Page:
For example, I teach several students on the spectrum and they feel distressed if their desk is by a wall in the classroom. So, I make sure they can sit in the middle of the room. It doesn’t bother me or anyone else. An old-school teacher, with no understanding or empathy, might insist on making them sit by the wall to ‘learn a lesson’ or ‘pull themselves together’.  

It’s devastating to think how many children with dyslexia were categorised as ‘thick’ before diagnosis became more widespread. In reality, many can process information at a high level, yet they may take longer to read, spell or write words. That’s not a ‘weakness’ or ‘their fault’. It’s simply the way that their brain is wired. Therefore, it makes absolute sense to give them more time or promote the use of digital word processing or spellcheck.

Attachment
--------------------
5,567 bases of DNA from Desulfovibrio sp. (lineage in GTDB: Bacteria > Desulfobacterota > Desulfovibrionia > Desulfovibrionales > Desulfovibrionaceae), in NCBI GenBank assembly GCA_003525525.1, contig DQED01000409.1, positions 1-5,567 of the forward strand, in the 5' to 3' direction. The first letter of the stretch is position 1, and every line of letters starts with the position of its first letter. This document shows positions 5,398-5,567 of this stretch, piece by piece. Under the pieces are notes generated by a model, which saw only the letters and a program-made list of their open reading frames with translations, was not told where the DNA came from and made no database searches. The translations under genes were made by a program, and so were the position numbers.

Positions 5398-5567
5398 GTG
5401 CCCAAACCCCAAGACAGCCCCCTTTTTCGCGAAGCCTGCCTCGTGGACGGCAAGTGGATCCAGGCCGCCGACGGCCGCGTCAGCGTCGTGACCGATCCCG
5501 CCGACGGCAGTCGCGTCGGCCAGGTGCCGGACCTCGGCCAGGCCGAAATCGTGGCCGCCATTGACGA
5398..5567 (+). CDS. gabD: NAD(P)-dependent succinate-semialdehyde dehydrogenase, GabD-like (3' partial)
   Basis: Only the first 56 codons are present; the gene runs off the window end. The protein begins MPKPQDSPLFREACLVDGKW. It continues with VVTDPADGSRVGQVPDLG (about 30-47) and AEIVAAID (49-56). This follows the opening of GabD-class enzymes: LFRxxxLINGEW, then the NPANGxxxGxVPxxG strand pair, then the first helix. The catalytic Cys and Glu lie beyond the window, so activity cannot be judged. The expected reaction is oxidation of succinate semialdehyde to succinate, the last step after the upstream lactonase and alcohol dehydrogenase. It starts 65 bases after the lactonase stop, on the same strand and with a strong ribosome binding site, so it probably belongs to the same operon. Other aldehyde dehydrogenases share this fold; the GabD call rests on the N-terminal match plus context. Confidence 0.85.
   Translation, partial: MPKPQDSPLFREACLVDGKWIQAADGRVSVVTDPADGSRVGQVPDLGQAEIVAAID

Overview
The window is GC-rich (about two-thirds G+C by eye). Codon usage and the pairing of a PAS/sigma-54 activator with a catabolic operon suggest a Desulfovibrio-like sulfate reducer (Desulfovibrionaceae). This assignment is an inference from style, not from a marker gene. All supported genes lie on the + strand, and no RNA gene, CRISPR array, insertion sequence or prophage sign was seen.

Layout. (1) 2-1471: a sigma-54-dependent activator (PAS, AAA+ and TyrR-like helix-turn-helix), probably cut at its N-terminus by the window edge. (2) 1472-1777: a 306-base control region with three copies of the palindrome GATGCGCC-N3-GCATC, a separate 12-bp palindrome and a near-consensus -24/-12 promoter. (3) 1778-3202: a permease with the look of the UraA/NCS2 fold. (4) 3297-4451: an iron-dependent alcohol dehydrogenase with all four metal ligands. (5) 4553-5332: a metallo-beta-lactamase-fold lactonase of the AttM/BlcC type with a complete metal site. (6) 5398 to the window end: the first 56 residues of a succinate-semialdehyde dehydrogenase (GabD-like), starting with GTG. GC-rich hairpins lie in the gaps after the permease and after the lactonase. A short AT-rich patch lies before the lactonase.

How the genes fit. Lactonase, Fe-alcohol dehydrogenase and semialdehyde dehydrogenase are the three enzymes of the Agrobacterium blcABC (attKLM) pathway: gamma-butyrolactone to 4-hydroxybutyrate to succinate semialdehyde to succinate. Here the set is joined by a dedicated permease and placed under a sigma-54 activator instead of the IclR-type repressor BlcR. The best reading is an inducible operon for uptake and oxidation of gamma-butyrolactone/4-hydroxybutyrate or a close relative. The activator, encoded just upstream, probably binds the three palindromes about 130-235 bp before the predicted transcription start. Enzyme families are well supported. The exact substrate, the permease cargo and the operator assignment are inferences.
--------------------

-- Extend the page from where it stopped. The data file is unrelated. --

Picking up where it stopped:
Icons of business such as Bill Gates and Tommy Hilfiger have lived and worked with dyslexia. The esteemed space scientist Maggie Aderin-Pock takes longer to process written information, but her vast IQ means she can do so at a far-higher level than most people without dyslexia.  

Dyspraxia, which affects 6% of the population, was previously dismissed as clumsiness or ‘must try harder’. If you have ever experienced the frustration of struggling to tie your shoelaces, thread a needle or do up a tiny button; then that’s how it can feel. People with dyspraxia can find it hard to stay tidy and their paperwork often descends into chaos.  

Yet, these issues are fairly easy to overcome. Give kids shoes without laces. Let them do hobbies that don’t require fine motor skills. You don’t need to play football to be a brilliant scientist. It’s vital that any solutions are developed in partnership with people with dyspraxia themselves. They understand the condition better than anyone else. Again, this neurodiversity need not hold people back. Daniel Radcliffe has enjoyed a magical acting career, despite a lifelong battle with organisation and clutter.  

Look beyond the labels